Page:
Dec Q&A (2)
Q, Liz asks, on behalf of several people: The Martinelli novels explore queer themes and issues in a highly textual way, but similar themes arise in the Russell novels, not just through the obvious presence of lesbians, but in the subtext. Is this intentional, or merely fortuitous?
(We’ve found it highly rewarding to apply queer theory to the Russell books. Hours of fun. Thanks!)
A: Queer themes and issues, huh? Iâ€™m not sure what you mean by this, although certainly, you can catch glimpses of gay men and lesbians in most of my books, some central, others in the background. Russell may move through a society made largely of white people, but that doesnâ€™t mean itâ€™s entirely monochromaticâ€”regional differences and varying sexual orientation are two ways of showing the texture of a society. And if, as research suggests, ten percent of human bodies are born wired to respond to their own gender, thatâ€™s a thing that should be reflected in fiction as well.
Q: Edna asks, Have you read the work of Mary Renault? If so, what do you think of her mid-career switch from plain fiction to historical fiction? As a writer of both, what do you see as the advantages/disadvantages?
A: I am a writer of genre fiction, mostly crime with one venture into fantasy. Within the crime genre, police procedurals and historical mysteries are two, as it were, neighborhoods I spend time in. But mainstream fiction? I suppose FOLLY comes closest, but even that is a suspense
Thatâ€™s the problem with classifying fiction, isnâ€™t it? Relatively few books slot neatly into the divisions.
Q: Recent comments:â€œI’m a lesbian mom raising a young daughter with my partner in the midwest, and was salivating to hear about Kate & Lee’s life in SF as parents. Unfortunately, I really didn’t feel like I got itâ€; â€œIt appear[ed] that you didn’t really want to write a Martinelli and could only do it if you could also bring in Holmes. I did enjoy it but I think the reading audience of Martinelli books may be different to those who love the Mary Russell novels and possibly you are diluting each novel for the readerâ€; â€œNo Russell till ’09? Have mercy, Laurie, I’m an old lady after all!â€; â€œWhat will be necessary to put on the table to negotiate (reads bribery) to put a sequel to CALIFIAâ€™S DAUGHTERS sort of up the line?â€; etc.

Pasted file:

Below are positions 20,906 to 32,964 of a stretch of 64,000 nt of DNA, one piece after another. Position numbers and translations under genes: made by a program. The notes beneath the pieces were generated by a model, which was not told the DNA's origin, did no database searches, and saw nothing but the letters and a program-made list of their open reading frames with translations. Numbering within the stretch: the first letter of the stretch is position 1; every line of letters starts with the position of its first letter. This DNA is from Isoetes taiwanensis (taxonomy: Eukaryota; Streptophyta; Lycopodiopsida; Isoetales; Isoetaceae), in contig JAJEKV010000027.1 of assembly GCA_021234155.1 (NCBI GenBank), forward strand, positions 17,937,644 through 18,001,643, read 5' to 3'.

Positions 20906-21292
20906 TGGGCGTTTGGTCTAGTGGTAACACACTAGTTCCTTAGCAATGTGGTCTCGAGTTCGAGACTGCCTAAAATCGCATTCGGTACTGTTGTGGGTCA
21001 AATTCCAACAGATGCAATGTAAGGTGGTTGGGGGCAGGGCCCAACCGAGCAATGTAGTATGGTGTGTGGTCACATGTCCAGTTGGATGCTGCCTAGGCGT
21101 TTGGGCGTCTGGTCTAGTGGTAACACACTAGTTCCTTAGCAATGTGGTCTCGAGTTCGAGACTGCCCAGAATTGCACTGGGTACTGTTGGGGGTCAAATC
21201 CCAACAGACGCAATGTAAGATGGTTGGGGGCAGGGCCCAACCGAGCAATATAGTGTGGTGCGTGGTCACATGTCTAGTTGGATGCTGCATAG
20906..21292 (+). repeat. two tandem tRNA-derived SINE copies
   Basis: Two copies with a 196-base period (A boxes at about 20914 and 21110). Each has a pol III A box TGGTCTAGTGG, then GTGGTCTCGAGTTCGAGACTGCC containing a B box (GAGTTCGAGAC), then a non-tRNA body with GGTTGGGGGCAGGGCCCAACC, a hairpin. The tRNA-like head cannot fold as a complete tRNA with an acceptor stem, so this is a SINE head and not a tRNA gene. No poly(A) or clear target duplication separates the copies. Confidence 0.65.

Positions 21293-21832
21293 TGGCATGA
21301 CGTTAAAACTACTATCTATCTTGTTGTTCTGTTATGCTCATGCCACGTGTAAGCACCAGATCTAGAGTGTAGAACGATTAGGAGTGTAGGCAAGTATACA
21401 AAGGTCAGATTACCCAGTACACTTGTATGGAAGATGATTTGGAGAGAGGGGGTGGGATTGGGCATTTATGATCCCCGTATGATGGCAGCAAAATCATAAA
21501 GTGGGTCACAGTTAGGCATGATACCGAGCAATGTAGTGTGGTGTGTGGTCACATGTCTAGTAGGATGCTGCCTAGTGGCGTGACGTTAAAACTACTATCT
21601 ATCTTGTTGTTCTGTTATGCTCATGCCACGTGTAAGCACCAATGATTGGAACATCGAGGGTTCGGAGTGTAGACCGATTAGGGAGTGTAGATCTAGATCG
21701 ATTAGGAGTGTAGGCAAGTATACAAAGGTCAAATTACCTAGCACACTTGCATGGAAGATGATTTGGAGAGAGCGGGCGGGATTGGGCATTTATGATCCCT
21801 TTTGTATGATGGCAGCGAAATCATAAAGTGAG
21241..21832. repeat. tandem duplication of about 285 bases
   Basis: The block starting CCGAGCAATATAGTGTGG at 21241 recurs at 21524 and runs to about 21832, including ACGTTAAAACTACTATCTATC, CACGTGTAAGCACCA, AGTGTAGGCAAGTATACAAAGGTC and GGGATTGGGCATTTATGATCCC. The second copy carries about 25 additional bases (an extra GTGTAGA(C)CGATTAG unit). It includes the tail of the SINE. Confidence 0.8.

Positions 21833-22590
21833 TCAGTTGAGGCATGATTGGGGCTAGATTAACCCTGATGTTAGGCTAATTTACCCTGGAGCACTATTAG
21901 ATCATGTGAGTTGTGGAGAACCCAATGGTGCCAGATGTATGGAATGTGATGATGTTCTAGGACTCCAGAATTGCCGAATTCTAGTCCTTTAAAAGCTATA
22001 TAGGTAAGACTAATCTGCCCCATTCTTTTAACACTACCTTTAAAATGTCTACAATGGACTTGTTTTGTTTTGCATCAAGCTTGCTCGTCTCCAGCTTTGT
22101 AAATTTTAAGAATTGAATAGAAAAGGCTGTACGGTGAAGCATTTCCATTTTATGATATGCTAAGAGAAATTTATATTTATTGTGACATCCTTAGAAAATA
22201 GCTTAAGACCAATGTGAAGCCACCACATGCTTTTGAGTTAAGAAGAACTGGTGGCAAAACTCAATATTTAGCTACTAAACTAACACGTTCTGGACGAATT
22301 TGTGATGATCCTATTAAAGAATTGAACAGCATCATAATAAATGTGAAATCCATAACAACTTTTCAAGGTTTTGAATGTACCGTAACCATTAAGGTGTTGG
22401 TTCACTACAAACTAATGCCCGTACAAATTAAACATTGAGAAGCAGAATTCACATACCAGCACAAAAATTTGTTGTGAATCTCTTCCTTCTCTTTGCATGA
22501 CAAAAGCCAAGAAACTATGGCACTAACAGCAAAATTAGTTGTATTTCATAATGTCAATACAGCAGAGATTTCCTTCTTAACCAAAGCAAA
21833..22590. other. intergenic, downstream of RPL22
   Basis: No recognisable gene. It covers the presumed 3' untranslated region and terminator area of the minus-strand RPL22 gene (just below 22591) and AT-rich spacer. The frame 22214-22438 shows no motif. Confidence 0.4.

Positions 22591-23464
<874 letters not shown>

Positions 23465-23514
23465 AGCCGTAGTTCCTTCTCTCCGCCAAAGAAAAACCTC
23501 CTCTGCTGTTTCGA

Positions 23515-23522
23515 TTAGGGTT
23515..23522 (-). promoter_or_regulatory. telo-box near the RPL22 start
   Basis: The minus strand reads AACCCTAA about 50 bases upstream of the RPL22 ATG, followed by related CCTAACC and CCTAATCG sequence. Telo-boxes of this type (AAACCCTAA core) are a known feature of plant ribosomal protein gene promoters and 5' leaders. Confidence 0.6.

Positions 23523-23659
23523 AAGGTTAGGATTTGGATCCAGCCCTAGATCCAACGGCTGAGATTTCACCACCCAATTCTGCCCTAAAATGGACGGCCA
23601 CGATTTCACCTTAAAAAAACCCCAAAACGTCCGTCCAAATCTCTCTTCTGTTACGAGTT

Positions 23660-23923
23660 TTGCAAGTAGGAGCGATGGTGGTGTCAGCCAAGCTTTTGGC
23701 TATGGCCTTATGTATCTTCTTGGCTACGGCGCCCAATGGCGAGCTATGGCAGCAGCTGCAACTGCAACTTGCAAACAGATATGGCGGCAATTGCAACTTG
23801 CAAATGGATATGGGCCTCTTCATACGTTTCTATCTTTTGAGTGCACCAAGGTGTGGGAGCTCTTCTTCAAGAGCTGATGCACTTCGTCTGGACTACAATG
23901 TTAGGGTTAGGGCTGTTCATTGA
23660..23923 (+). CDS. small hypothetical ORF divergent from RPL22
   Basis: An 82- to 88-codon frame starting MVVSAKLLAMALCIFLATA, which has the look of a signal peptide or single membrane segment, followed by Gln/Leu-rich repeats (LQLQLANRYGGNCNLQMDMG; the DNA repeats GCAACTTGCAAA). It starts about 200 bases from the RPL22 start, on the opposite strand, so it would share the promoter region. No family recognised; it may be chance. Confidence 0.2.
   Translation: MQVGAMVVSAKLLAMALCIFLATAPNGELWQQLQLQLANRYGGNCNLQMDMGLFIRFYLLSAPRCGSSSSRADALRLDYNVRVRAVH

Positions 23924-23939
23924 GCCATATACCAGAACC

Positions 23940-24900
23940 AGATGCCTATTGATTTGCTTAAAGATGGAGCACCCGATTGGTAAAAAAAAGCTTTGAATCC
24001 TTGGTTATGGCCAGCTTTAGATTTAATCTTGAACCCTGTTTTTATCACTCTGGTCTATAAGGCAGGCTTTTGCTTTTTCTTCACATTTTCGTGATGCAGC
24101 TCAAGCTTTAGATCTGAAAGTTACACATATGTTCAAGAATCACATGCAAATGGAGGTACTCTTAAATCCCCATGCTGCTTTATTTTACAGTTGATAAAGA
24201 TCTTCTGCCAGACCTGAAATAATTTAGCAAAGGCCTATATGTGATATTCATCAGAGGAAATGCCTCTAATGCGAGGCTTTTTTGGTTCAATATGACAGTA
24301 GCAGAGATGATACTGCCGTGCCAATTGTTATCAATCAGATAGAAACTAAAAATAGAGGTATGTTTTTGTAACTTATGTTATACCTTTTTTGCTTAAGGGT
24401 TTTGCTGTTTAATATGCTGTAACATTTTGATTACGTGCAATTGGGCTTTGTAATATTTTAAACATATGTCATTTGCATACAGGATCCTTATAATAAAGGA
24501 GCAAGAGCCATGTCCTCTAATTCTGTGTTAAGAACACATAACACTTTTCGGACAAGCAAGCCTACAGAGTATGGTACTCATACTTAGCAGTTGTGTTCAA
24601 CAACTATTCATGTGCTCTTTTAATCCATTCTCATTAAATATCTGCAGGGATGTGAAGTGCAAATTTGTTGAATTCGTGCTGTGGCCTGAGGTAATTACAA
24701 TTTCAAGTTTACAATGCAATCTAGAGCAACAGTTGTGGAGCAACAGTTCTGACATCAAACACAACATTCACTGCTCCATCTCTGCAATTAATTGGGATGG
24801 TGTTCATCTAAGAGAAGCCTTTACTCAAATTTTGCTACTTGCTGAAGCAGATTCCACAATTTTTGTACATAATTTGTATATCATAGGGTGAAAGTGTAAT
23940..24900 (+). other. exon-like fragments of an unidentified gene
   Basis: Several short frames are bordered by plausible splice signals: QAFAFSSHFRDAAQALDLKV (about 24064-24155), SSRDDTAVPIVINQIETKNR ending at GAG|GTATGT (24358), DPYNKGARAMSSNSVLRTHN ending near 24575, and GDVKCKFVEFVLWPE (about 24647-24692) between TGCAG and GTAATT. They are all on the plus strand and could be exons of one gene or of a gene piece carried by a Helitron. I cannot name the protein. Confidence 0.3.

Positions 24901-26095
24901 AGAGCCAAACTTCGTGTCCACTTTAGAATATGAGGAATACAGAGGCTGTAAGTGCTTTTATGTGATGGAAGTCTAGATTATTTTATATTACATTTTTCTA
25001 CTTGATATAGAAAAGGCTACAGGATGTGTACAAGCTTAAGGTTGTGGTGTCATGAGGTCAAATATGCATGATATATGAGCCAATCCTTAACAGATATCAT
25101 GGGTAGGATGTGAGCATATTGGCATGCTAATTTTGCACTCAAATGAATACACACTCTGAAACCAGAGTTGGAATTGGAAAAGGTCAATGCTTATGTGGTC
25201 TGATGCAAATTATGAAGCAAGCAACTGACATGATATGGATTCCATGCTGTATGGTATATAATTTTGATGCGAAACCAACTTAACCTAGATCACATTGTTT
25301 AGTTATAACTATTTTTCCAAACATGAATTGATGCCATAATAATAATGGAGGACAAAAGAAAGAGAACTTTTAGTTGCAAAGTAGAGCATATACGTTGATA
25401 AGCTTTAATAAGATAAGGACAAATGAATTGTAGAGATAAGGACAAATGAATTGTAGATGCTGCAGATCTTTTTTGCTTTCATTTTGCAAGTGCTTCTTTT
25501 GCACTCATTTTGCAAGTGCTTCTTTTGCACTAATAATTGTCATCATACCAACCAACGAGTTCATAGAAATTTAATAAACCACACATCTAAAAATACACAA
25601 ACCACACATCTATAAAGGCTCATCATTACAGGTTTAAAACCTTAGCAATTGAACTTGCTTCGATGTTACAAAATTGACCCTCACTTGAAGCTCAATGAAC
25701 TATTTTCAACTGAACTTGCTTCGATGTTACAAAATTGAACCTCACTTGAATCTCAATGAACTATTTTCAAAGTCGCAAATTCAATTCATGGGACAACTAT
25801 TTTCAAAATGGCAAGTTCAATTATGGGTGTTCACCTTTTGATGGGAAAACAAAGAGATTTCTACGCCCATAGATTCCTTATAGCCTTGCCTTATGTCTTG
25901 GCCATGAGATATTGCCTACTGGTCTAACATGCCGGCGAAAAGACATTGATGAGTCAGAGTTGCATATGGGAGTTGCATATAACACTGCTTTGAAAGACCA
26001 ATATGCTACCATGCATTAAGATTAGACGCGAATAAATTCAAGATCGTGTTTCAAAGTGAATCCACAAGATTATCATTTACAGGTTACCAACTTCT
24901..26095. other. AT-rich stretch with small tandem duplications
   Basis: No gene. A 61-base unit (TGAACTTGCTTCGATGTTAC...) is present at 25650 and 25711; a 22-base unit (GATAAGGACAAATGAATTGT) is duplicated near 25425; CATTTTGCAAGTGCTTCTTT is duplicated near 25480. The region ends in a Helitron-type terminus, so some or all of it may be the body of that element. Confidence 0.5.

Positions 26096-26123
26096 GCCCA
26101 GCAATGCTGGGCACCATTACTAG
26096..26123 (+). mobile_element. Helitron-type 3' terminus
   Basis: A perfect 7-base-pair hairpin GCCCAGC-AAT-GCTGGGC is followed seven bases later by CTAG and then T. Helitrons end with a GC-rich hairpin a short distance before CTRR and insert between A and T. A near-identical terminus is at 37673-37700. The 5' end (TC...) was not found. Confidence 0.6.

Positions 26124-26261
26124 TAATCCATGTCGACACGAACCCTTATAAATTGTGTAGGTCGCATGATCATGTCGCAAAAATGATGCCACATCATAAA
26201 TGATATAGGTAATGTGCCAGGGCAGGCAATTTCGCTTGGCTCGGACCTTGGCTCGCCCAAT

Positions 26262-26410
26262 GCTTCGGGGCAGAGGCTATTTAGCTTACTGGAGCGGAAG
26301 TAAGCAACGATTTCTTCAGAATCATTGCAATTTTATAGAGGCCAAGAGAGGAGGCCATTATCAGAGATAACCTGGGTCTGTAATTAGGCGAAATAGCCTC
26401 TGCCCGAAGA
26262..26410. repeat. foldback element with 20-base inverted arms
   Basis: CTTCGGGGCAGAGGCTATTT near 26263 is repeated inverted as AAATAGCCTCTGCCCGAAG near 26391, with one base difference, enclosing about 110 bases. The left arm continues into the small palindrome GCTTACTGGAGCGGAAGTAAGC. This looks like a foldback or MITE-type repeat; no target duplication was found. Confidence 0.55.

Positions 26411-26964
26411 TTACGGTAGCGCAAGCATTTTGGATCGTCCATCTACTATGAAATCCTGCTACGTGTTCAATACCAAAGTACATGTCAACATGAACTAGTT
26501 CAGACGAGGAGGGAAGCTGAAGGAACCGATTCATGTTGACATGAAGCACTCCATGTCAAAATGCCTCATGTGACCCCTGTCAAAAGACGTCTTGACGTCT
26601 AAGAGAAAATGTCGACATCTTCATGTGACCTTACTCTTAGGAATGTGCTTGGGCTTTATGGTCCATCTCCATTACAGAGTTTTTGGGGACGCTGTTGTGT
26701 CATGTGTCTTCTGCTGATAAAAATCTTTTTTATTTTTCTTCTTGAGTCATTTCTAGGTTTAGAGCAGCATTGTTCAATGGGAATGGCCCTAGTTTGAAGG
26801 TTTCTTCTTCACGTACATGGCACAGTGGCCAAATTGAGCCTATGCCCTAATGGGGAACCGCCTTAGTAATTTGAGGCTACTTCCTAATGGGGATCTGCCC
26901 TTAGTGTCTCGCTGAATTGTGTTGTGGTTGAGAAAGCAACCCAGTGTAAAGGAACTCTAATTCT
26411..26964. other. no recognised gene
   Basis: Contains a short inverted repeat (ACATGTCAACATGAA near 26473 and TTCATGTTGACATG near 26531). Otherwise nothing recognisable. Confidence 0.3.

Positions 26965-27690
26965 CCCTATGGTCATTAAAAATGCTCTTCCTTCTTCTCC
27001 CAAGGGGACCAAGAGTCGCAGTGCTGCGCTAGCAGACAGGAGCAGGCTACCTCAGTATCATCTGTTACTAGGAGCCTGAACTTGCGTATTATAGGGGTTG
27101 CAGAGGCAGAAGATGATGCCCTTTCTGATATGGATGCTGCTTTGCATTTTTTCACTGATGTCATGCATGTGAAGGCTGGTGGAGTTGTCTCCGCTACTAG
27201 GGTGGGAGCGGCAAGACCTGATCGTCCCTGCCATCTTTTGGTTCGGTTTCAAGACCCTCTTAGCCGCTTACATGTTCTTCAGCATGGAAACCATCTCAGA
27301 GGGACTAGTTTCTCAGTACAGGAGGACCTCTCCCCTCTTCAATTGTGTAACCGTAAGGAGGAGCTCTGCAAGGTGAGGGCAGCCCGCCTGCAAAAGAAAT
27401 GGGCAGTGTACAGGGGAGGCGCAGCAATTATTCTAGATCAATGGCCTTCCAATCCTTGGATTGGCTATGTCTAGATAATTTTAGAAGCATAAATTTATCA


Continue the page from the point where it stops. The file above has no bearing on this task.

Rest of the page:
A: To my amusement, I find that my Cunning Plan of varying my books from the beginning, and thereby establishing myself as a crime writer and not just a writer of series X or Y, has not been entirely successful. Clearly, a series is a black hole, and the longer the series, the weightier its pull on the affections of readers.
But what happens when there are two black holes in the universe? Does the one begin to pull at the other (ie, Russell beginning to pull in Kate Martinelliâ€™s world?) Does the bigger one swallow up all the energy in an authorâ€™s universe, leaving the occasional blip of a standalone to escape its pull?
Iâ€™m sorry there wasnâ€™t enough Kate in ART OF DETECTION. Iâ€™m sorry there wasnâ€™t any Russell at all in it; sorry, too, that CALIFIAâ€™S DAUGHTERS (paperback original, pseudonymous) hasnâ€™t brought in enough to pay my car insurance, much less my mortgage, and so will only find a sequel when Iâ€™m free of economic considerations. And Iâ€™m sorry you wonâ€™t find Kate, Mary Russell, or Dianâ€™s ancestors in TOUCHSTONE.
Some writers find enough freedom within a series that they donâ€™t need to break away from it. Others of us chafe just a little, and remind ourselves that when readers care enough to want more, itâ€™s a sign weâ€™ve done something right.
If only I could give up sleep, I might manage a more efficient writing scheduleâ€¦